Remember when Bethesda tied bonus payouts for Obsidian's staff to the metacritic score of Fallout: New Vegas? The target threshold was 85% meta score. The game ended up with an 84%. Almost all of the criticisms of the game came from the unstable and glitchy performance of Bethesda's underlying engine, which Obsidian was forced to work with, and only given a year or so to figure out. The actual design of the game (you know, the part that Obsidian was responsible for) was overwhelmingly praised. Fallout: New Vegas remains a cult classic, and is widely regarded as the "only good Fallout game that Bethesda has published". But Obsidian didn't get any bonuses. Bethesda cut them loose, and Obsidian had to find other publishing partners for their next game, The Outer Worlds.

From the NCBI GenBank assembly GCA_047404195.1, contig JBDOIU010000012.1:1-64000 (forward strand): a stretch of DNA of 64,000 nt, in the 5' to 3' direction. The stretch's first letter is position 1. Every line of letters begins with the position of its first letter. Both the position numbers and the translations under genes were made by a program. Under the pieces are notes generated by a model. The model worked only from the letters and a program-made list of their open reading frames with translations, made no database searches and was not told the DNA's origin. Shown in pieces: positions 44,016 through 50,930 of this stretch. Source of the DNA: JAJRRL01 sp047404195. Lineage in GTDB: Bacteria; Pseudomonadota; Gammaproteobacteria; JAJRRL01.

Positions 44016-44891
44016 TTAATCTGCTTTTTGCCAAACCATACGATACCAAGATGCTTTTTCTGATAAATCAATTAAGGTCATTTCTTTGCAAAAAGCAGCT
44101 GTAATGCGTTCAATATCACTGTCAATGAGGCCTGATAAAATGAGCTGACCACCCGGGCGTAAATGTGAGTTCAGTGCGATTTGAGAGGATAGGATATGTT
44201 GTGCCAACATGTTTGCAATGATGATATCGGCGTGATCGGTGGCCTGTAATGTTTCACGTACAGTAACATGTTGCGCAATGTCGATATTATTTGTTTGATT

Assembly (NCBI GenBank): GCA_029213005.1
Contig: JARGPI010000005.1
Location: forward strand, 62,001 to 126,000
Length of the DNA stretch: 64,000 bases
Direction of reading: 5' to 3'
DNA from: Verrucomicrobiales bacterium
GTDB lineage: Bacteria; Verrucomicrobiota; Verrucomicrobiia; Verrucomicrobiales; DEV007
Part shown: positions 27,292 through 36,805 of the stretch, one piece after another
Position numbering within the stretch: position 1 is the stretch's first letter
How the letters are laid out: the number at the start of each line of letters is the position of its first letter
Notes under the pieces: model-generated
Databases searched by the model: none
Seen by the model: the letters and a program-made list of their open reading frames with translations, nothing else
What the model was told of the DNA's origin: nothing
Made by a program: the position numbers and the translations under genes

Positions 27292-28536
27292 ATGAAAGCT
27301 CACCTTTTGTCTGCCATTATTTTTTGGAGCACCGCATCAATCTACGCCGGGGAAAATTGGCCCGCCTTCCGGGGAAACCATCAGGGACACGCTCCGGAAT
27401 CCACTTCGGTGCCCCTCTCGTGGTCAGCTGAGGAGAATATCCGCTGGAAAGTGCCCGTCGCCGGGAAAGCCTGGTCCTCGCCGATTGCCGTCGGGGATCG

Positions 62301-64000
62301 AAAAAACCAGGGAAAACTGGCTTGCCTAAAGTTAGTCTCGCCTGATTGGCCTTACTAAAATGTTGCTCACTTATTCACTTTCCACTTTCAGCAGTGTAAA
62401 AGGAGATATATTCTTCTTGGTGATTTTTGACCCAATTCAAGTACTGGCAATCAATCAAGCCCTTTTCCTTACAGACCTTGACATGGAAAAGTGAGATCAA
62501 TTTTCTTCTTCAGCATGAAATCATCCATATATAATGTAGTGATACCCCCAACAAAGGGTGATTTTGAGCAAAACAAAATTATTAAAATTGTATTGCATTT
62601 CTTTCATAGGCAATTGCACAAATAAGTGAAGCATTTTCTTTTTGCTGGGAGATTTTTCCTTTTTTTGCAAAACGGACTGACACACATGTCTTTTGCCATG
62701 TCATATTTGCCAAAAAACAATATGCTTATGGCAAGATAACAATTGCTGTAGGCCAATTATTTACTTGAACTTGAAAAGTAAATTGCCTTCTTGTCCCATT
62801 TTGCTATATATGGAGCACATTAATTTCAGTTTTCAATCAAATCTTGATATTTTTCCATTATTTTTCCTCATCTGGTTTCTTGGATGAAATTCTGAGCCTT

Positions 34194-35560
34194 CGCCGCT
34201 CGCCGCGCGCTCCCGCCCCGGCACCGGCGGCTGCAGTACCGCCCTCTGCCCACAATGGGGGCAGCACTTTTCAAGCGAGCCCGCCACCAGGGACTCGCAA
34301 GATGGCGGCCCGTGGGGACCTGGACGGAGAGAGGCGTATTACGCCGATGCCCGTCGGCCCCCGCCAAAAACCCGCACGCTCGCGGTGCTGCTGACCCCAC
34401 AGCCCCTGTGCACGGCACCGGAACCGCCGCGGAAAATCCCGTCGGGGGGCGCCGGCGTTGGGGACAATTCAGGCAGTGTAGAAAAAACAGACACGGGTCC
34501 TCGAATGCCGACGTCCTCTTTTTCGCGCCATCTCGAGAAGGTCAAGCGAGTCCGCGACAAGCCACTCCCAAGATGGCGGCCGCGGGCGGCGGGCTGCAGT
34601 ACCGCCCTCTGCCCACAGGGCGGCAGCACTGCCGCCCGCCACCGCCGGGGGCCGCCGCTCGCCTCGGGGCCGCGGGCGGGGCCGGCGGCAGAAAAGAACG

Bethesda infamously tied Obsidian bonus payments to Fallout: New Vegas' MetaCritic score.

But now, Bethesda continues to profit off of New Vegas. It looks to be featured prominently in the second season of Amazon Prime's Fallout TV show, and there are rumors that a remake may be on the horizon. Similarly, Microsoft has a hot new property in Hi-Fi Rush that they can continue to exploit, and Sony can continue to rake in money from Bloodborne (including from any potential remaster, remake, or PC port).

Hell, even the smaller publishers aren't immune from these controversies. Annapurna Interactive, which publishes many indie games, as been in trouble in the past for toxic behavior towards some of the developers it has worked with. Though, they're abuses don't seem to hold a candle to the myriad abuses of its larger cousins like Activision, Ubisoft, EA, 2K, Microsoft, and Sony.

Long story short, buying new AAA at retail does not "support the developers". That hasn't been true for a very long time. It only supports the greedy, corrupt corporations that publish the games, and the narcissistic, out of touch executives who run those companies.